We wandered along the eastern side of the pool towards a carved stone obelisk that overlooks the triangular pool and the expanse of Battery Rocks. It stands on the site of a gun battery that was built in 1740 when Britain’s relations with Spain deteriorated. The obelisk, a war memorial, was designed by Sir Edward Warren and erected in 1922. It was unveiled by Mrs Bolitho on the 14th of May 1922. She was the wife of Thomas Bedford Bolitho (1835-1915), a Cornish politician (Liberal Unionist MP), banker, and industrialist, of Trewidden (Cornwall). Bolitho is a western Cornish surname and that of a prolific writer and biographer, Hector Bolitho (1897-1974), whose biography of Jinnah, the creator of Pakistan, was published in 1954. Hector was born in New Zealand and migrated to the UK in about 1924. Hector’s grandfather emigrated from Cornwall to New Zealand. It would be interesting to know whether Hector and Thomas were related, even remotely.

We saw plenty of folk bathing in the sea near the pool. They sheltered behind towels that flapped about in the breeze whilst they slipped in and out of their bathing suits. None of them, with whom we spoke, complained about the water’s temperature. In addition to humans enjoying the environment I spotted several cormorants contemplating the sea from their perches on the rocks. The Jubilee Pool and the rocks near it are some of the lovely features that make a visit to Penzance delightful.

Triumph of the ego

jinnah

Mohammed Ali Jinnah (1876-1948) saw the realisation of his ambition, the formation  of a sovereign nation for Indian Muslims: Pakistan, a year before he died as its supreme leader. Jinnah was a brilliant barrister and orator. His brilliance is described by Rafiq Zakaria in his book “The Man who divided India“. The author, clearly recognising his subject’s skills, does not rate him highly as an individual. His lucid, well-reasoned text makes this very clear.

At first, Jinnah, who was always attracted to politics, strove for Hindu-Muslim unity/harmony in pre-independence India. Various factors, including his disapproval of the anti-British Khilafat uprisings of India’s Muslims following WW1, led to him being sidelined by both the Indian National Congress and the main Indian Muslim political groupings. This led to him leaving India and establishing a legal practice in London and also attempting (in vain) to become involved in British parliamentary politics.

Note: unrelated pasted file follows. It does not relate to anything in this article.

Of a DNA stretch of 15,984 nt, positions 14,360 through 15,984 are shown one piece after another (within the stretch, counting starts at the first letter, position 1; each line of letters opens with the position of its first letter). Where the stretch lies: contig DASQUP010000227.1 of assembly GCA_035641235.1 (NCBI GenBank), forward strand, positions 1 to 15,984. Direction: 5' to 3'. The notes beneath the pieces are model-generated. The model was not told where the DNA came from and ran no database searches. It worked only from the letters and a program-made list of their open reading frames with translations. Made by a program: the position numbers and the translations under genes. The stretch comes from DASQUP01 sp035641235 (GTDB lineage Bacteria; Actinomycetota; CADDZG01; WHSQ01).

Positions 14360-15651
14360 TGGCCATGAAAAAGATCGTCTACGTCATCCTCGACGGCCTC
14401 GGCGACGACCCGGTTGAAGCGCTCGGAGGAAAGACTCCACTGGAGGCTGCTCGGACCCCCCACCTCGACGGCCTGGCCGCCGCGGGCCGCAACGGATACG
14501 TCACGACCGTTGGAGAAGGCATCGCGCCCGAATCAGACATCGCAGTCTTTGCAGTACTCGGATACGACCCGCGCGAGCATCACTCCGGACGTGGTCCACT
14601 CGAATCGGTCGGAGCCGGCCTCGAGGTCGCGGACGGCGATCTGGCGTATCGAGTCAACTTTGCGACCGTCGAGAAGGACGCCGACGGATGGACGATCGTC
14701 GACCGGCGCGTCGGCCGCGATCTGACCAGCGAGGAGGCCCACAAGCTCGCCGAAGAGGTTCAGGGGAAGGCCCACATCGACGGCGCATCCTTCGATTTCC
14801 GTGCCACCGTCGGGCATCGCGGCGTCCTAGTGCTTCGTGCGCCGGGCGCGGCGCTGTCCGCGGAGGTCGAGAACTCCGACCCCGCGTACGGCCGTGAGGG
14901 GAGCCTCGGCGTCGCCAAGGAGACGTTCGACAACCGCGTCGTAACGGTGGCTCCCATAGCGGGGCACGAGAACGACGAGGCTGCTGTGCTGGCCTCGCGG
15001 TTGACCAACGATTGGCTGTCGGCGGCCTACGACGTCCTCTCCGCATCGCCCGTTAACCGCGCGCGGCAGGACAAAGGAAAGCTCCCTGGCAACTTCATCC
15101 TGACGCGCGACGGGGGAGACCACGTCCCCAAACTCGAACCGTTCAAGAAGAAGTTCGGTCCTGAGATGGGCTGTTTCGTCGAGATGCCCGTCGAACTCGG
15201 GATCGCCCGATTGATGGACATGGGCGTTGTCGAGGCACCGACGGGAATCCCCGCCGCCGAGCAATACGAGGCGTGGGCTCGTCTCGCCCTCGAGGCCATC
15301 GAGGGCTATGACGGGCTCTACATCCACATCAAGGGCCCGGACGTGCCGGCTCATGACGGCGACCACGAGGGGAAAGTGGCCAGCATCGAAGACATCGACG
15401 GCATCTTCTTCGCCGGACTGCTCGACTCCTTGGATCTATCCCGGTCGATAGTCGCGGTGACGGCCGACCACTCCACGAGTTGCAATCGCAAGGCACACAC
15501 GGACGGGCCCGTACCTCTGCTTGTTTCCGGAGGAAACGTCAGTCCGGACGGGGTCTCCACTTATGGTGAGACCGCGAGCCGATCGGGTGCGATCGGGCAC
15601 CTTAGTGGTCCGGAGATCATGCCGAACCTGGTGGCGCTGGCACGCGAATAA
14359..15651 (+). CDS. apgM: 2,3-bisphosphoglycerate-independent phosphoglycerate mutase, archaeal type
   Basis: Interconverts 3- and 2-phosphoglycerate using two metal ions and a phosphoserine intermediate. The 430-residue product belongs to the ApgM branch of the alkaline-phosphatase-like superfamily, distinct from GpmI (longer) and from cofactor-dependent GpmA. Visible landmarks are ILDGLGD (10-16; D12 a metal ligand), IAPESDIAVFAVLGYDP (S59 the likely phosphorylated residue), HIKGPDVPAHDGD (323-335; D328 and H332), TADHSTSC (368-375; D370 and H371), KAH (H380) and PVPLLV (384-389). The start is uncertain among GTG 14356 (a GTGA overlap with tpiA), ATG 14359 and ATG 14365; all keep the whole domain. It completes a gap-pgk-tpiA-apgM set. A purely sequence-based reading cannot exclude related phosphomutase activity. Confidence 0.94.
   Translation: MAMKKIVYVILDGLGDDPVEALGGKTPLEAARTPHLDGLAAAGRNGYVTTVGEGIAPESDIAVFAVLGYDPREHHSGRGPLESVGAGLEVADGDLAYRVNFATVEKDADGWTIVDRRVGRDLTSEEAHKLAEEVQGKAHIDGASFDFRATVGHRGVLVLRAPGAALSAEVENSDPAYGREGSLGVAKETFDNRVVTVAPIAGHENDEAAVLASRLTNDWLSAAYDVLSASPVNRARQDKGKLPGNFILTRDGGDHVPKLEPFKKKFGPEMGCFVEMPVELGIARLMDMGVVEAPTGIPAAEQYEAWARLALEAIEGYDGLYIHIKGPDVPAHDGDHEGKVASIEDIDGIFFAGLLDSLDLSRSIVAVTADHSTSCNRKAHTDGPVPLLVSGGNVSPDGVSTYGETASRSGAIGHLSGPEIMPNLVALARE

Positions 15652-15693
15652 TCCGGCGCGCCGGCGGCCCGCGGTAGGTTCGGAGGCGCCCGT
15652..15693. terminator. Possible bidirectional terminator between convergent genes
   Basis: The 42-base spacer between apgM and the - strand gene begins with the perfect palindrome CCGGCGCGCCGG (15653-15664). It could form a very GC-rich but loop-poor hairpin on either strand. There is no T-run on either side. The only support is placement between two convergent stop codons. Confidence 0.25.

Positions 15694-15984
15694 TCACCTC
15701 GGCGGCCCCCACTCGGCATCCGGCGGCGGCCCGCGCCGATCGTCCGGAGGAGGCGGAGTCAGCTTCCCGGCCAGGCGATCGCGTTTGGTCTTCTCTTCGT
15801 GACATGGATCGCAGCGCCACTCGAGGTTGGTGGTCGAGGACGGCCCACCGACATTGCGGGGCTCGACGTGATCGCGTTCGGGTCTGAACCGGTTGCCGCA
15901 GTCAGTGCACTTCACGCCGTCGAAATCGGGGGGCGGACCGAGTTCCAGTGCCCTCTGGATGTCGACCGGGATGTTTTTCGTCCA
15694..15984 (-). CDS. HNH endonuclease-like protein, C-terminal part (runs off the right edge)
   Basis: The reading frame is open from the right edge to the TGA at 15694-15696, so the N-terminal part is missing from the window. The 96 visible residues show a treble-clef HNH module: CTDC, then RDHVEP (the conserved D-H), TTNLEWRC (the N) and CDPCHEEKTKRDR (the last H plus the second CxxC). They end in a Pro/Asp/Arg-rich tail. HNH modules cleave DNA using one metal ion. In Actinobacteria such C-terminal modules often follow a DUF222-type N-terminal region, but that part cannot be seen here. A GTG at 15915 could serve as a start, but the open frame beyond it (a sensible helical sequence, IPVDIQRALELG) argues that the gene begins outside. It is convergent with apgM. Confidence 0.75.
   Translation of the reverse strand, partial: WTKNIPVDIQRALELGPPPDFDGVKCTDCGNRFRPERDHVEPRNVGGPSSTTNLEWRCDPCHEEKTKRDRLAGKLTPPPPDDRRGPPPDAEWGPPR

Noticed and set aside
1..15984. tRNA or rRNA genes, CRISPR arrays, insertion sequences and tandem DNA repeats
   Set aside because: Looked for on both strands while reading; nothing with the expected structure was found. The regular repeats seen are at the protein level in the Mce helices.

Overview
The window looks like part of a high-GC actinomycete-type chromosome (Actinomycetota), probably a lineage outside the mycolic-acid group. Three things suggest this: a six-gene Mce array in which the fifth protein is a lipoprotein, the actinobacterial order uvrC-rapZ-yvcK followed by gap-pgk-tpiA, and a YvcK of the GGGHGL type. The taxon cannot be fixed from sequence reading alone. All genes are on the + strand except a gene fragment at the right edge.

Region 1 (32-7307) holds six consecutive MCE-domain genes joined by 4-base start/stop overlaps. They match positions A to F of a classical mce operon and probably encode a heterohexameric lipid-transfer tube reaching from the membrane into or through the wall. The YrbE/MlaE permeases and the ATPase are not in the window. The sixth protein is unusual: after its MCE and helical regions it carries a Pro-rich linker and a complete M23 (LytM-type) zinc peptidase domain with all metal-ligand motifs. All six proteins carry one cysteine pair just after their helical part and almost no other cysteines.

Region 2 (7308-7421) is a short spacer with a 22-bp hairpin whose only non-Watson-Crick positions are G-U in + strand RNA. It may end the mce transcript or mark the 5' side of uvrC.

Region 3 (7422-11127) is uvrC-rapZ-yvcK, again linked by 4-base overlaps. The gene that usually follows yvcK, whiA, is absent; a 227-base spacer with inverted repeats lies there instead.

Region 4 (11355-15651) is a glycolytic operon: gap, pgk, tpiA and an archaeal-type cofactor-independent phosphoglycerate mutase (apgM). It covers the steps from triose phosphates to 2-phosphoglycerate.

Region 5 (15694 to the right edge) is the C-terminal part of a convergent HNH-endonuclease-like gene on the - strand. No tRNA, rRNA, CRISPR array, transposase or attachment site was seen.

Returning to India after a few years in London, Jinnah recommenced his struggle to become prominent in the Indian polical scene. To do this, he abandoned the idea of working for Hindu-Muslim unity for the opposite – the alienation of India’s Muslims. This proved successful. Under his leadership of the Muslim League, he promoted the idea of a separate sovereign state for India’s Muslims by indoctrinating his followers to believe that as the Congress became more powerful and when the British left India, Muslims would be at the very least dominated by the Hindus. By 1947, when the British gave up their hold on India, the formation of Pakistan, a sovereign state for Indian Muslims, was guaranteed.

The formation of Pakistan was associated with mass movements of people: Muslims into Pakistan, Hindus and Sikhs out of the newly created country. During this ‘Partition’, there was massive loss of life and much irreversible misery both in Pakistan and India. Furthermore, Pakistan was not one contiguous territory, but two widely separated portions: West Pakistan and East Pakistan (now Bangladesh).

Zakaria describes how Jinnah, the great leader of the  Muslims, was really a very unobservant Muslim. Throughout his life, Jinnah ate pork, enjoyed alcohol, hardly knew the Koran, and never learnt Urdu, the language of the Muslims of the Indian subcontinent. According to Zakaria, Jinnah did not hold his fellow Muslims in high regard, to put it mildly. It appeared to me while reading the book that Jinnah took advantage of Muslim fears of possible domination by the Hindus to further his ambitions of achieving political prominence, which were indeed successful.

Zakaria uses the last few chapters of his fascinating book to discuss the legacy of Jinnah’s creation, Pakistan. He paints a gloomy picture. Having espoused the idea of the separateness of the Muslims, and promoted the idea that the Indian Muslims were a ‘race’ or ‘nation’ separate from their non-Muslim Indian neighbours, Jinnah, like his hero the Turkish leader Kemal Ataturk in Turkey, decided that Pakistan should become a ‘modern’ secular state rather than some kind of Islamic entity. He wanted to govern Pakistan using the model of British imperialism, which the Indian subcontinent had just freed itself. This has not happened in Pakistan; it is now an Islamic state.

Zakaria emphasises that far from unifying India’s Muslims, Jinnah’s creation of Pakistan has achieved the very opposite. The Muslims of the subcontinent are now divided between Pakistan, India, and Bangladesh. Many families have members now separated by international borders. Many Muslims in India continue to live with the fear that they are somehow threatened by the Hindu majority in the country.  In addition, within Pakistan itself, different factions of Muslims (Sunnis, Shias, and others) are in permanent conflict with each other. In Bangladesh, there are also problems. And, if that were not bad enough, the political situation in modern Pakistan is extremely unstable and life there is far from peaceful. From what I have read in Zakaria’s interesting and highly readable book, Jinnah’s dream of unifying India’s Muslims has turned into a nightmare.

To conclude, it should be mentioned that Zakaria, an Indian Muslim, has served the Indian Congress Party, which opposed Jinnah in the years before independence,  as a high-ranking official. Despite that, I felt that his book attempts quite successfully to give a balanced view of Jinnah and his politics without concealing his own views.